Nutr Res. 2015 Sep;35(9):823-33. doi: 10.1016/j.nutres.2015.06.011. Epub 2015 Jul 2.

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Pancreatic β-Cells Limit Autoimmune Diabetes via an Immunoregulatory Antimicrobial Peptide Expressed under the Influence of the Gut Microbiota.

Sun J, Furio L, Mecheri R, van der Does AM, Lundeberg E, Saveanu L, Chen Y, van Endert P, Agerberth B, Diana J.

Immunity. 2015 Aug 18;43(2):304-17. doi: 10.1016/j.immuni.2015.07.013. Epub 2015 Aug 4.

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Curcumin ameliorates streptozotocin-induced liver damage through modulation of endoplasmic reticulum stress-mediated apoptosis in diabetic rats.

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A quick how-to: Fermented oats with flax. A Synbiotic Breakfast!

IMG575

Tonight I thought I would share one of my favorite fermented foods: oatmeal, with ground flax seeds. Since it is made with kefir (fermented milk or, in this case, fermented coconut milk) and includes fiber to feed the microbes, it is more than a probiotic, it is a synbiotic. This is really easy to make, and fermented oats have been found to be very healthy. The fermentation releases more of the nutritional value of both items. Has some sour taste, but not strongly so-I got used to it quite quickly and enjoy it now.

I use coconut kefir that I make myself (see a previous post for this) but you could also use commercial kefir. Yogurt can work but more slowly as it doesn’t have as much bacteria. The first step is adding one cup of oats (preferably organic, but this is what I had today) to a bowl:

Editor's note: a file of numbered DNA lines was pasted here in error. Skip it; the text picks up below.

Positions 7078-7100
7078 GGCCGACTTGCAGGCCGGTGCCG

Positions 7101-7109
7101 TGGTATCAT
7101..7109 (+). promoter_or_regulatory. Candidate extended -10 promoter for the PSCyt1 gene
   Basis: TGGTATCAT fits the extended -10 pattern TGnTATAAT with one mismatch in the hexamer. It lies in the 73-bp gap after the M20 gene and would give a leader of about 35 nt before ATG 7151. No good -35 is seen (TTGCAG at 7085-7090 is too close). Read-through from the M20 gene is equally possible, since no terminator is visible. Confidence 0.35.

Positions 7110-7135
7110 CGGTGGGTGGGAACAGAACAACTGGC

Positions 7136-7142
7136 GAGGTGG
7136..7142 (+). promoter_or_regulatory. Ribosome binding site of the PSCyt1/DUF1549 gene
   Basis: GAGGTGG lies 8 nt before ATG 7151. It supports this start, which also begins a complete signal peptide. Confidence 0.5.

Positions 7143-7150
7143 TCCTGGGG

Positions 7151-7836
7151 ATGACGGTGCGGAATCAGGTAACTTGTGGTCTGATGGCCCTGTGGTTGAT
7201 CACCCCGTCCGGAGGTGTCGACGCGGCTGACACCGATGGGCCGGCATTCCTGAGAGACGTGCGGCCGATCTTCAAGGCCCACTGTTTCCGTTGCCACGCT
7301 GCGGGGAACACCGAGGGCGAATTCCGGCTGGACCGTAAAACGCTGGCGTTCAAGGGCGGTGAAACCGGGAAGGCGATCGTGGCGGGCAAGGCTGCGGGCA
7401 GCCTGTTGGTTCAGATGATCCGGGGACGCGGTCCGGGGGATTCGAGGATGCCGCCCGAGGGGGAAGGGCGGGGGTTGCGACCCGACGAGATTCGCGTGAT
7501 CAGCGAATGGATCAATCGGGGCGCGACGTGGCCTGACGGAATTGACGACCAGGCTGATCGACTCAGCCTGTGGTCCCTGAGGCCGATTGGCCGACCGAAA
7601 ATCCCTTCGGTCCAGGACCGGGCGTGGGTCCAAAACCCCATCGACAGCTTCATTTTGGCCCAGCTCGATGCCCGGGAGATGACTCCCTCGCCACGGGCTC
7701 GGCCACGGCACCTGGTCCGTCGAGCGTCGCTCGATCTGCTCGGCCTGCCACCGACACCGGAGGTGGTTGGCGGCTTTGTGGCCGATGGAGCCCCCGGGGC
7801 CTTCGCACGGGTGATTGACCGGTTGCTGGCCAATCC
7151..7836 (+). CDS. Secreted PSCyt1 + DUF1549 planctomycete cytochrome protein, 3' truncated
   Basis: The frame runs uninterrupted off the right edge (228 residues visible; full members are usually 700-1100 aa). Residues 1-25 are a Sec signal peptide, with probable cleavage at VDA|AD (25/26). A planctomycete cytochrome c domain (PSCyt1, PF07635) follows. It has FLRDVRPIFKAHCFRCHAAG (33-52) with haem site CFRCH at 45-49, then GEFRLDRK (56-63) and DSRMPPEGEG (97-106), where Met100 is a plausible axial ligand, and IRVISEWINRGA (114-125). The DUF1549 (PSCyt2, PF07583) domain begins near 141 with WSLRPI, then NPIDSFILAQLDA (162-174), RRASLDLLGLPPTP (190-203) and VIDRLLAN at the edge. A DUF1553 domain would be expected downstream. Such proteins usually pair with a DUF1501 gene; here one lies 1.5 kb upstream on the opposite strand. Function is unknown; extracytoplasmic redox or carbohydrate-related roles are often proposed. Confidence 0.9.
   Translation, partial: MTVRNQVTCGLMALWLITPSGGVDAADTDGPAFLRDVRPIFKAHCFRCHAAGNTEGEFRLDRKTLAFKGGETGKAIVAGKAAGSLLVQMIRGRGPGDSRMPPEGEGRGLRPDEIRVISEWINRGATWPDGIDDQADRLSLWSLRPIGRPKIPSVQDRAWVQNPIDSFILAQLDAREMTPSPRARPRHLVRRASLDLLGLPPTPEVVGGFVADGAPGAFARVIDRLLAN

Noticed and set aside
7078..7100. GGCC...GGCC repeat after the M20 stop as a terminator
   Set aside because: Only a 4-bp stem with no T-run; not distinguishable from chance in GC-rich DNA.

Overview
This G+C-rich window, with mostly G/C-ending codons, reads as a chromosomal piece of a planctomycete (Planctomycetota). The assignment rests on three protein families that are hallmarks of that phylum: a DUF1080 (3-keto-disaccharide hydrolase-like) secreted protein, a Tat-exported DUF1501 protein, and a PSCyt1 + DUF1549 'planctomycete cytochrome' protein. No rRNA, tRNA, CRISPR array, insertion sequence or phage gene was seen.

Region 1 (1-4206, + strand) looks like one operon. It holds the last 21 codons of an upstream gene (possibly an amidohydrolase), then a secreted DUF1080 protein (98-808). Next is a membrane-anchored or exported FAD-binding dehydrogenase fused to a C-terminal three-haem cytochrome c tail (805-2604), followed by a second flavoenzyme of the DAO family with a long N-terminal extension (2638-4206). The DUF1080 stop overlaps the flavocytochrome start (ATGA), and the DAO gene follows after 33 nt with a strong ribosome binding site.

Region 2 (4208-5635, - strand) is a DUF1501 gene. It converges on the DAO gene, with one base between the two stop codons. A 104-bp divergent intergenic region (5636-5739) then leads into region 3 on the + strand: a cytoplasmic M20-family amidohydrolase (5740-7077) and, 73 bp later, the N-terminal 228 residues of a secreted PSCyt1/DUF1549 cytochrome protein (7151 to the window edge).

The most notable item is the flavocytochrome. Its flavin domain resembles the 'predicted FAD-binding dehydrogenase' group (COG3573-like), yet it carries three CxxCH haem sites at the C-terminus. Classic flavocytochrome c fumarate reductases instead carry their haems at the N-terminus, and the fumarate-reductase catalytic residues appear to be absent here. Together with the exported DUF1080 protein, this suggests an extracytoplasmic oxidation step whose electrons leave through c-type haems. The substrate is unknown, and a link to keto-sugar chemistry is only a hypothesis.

IMG576

Then, add about two tablespoons of ground flax seeds:

IMG577

Now the critical ingredient-the symbionts! Add 1/2 cup of kefir, then 1/2 cup of coconut milk:

IMG578

Stir the whole mess up until all the dry ingredients become wet:

IMG580

I usually put a plate over it to keep dust and such out of it:

IMG581

Then, it goes on top of the fridge next to another batch of coconut kefir!

IMG582

I typically mix this in the morning, and leave it up there until the next morning. Then, I add blueberries, cut up peaches, some walnuts, maybe a little maple syrup even. Mix it all together, and enjoy!

References:

http://www.ncbi.nlm.nih.gov/pmc/articles/PMC526387/

http://www.ncbi.nlm.nih.gov/pubmed/26130143

http://www.ncbi.nlm.nih.gov/pubmed/25644341

http://www.ncbi.nlm.nih.gov/pubmed/25267244

http://www.ncbi.nlm.nih.gov/pubmed/22457771

http://www.ncbi.nlm.nih.gov/pubmed/26113960

http://www.ncbi.nlm.nih.gov/pubmed/24140807

Why Diet and Gut Bacterial Symbionts may be the most important thing you learn about Autism Spectrum Disorder